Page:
The third pillar of Canada's retirement system includes tax-assisted private savings opportunities to allow Canadians to accumulate additional retirement savings. This includes registered pension plans, registered retirement savings plans, and, as I mentioned earlier, the tax-free savings account we introduced.

Though this three-pillar system is strong, we have taken action to improve it. In 2012, our government passed Bill C-25, the Pooled Registered Pension Plans Act, to provide employers, employees, and the self-employed with an accessible large-scale and low-cost pension option.

For millions of Canadians, PRPPs, as they are called, will provide access to a low-cost pension arrangement for the very first time. They will enable more workers to benefit from the lower investment management costs that result in a large pooled pension plan.

PRPPs are portable and represent a tremendous opportunity for many employees and small businesses that want greater pension plan options as they prepare for retirement.

The Canadian Federation of Independent Business welcomed our PRPP legislation, stating that “PRPPs will be an excellent addition to the retirement savings options for small business owners and their employees.”

We agree. PRPPs are an outstanding addition that will benefit millions of Canadians. It is estimated that 60% of Canadians are not provided with a pension plan by their employer. PRPPs would fill this gap.

I would also like to note that the system our government is building on is one of the greatest retirement income systems in the world. Canada's retirement income system is recognized around the world as a model that succeeds in reducing poverty among seniors. It also provides high levels of replacement income to retirees.

Andrew Coyne of the National Post wrote:

By most measures, Canada's retirement income support system is an outstanding success. The poverty rate for Canadian among the lowest in the world.

He is correct.

Unfortunately, the bill we are debating today, Bill C-513, does nothing to benefit Canada's strong and world-renowned retirement income system and brings no value to helping seniors. In fact, the private member's bill from the member for York West could seriously impair key aspects of the existing pension and retirement savings system. It falsely claims to provide a retirement income bill of rights, but in fact the bill would only impact pensions that are federally regulated—that is, less than 10% of all pension plans in Canada. To be clear, over 90% of all pension plans in Canada are not covered by this bill.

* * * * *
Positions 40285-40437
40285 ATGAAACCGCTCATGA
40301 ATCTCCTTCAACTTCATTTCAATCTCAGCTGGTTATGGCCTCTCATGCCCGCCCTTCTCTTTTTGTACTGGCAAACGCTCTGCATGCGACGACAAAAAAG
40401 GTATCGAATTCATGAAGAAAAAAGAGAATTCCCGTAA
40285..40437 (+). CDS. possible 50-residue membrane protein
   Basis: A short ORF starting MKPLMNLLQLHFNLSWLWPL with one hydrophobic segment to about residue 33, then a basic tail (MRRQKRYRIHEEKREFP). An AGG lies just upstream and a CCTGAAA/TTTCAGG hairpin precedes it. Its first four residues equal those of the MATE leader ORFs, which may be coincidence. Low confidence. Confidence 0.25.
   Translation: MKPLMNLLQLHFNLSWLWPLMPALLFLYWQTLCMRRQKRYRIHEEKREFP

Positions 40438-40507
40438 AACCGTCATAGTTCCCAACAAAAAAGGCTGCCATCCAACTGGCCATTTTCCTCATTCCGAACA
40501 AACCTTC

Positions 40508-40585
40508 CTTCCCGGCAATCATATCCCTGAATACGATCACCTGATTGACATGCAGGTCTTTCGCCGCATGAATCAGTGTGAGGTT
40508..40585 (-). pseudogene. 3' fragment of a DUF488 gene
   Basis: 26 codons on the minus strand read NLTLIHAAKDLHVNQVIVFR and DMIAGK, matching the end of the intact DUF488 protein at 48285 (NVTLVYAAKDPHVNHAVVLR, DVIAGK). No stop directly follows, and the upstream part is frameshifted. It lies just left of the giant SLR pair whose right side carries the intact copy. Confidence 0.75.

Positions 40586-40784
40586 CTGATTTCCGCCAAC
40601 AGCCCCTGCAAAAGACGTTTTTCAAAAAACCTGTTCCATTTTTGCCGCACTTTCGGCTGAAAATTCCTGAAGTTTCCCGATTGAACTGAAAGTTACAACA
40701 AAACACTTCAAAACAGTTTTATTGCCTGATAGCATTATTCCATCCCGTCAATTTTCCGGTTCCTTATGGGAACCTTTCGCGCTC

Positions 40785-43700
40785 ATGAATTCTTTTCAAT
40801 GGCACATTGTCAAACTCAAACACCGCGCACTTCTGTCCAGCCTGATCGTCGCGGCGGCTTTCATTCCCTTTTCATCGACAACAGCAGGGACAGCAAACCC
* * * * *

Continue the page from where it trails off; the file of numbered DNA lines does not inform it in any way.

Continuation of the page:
The bill also unnecessarily duplicates existing provisions in federal pension legislation, such as information disclosure provisions to pension plan members and retirees, and fiduciary requirements for pension plan administrators.

Bill C-513 also falsely claims to enhance the financial literacy of Canadians. Indeed, the bill is repetitive and would introduce needless complexities to our government's actions in this area over the past years.

With financial products constantly evolving, we know that financial literacy is an increasingly necessary skill for all Canadians to learn. As November is Financial Literacy Month, I am pleased to note that our government has taken action to increase the financial knowledge of Canadians. We began by establishing the task force on financial literacy and committing additional funding to the Financial Consumer Agency of Canada to undertake financial literacy activities.

We passed Bill C-28, the financial literacy leader act, to allow for the appointment of a financial literacy leader. Once appointed, the financial literacy leader will work with stakeholders across the country and direct a national strategy on financial literacy. This will empower Canadians by equipping them with the skills they need to make the best financial choices.

This year's budget also committed to better protecting seniors who use financial services. This initiative will be completed by working with banks and other financial institutions to ensure they develop and distribute clear information. This will help ensure seniors get the information they need about powers of attorney and other bank services geared toward seniors' needs.

Our commitment to financial literacy is clear. What is also clear is that this private member's bill is simply not in the best interests of Canadians.

We will continue to take action to benefit Canadians and seniors and to create prosperity for them and for all Canadians.

A motion to adjourn the House under Standing Order 38 deemed to have been moved.

The EnvironmentAdjournment Proceedings

6:15 p.m.


Linda Duncan NDP Edmonton Strathcona, AB

Mr. Speaker, on October 28, I inquired of the government how its recent decision to exempt in situ oil sands projects from the federal Environmental Assessment Act was consistent with its publicly-expressed commitment to balance resource development and its publicly-announced new respectful working relationship with first nations. I asked this in the wake of repeated concerns expressed by first nations about the failure of the federal government to intervene to protect their constitutional and treaty rights.

The rather confusing response by the Parliamentary Secretary to the Minister of the Environment was that environmental assessments were shared responsibility between the federal and provincial governments and they, presumably the federal government, had made environmental protection laws stricter, while making environmental assessments more efficient and effective. Efficient and effective to what end, one may validly ask, fast tracking resource extraction by avoiding reviews and hearings? Are we to believe that exempting major projects for environmental assessments are stricter protection laws? Is this what the government considers balance?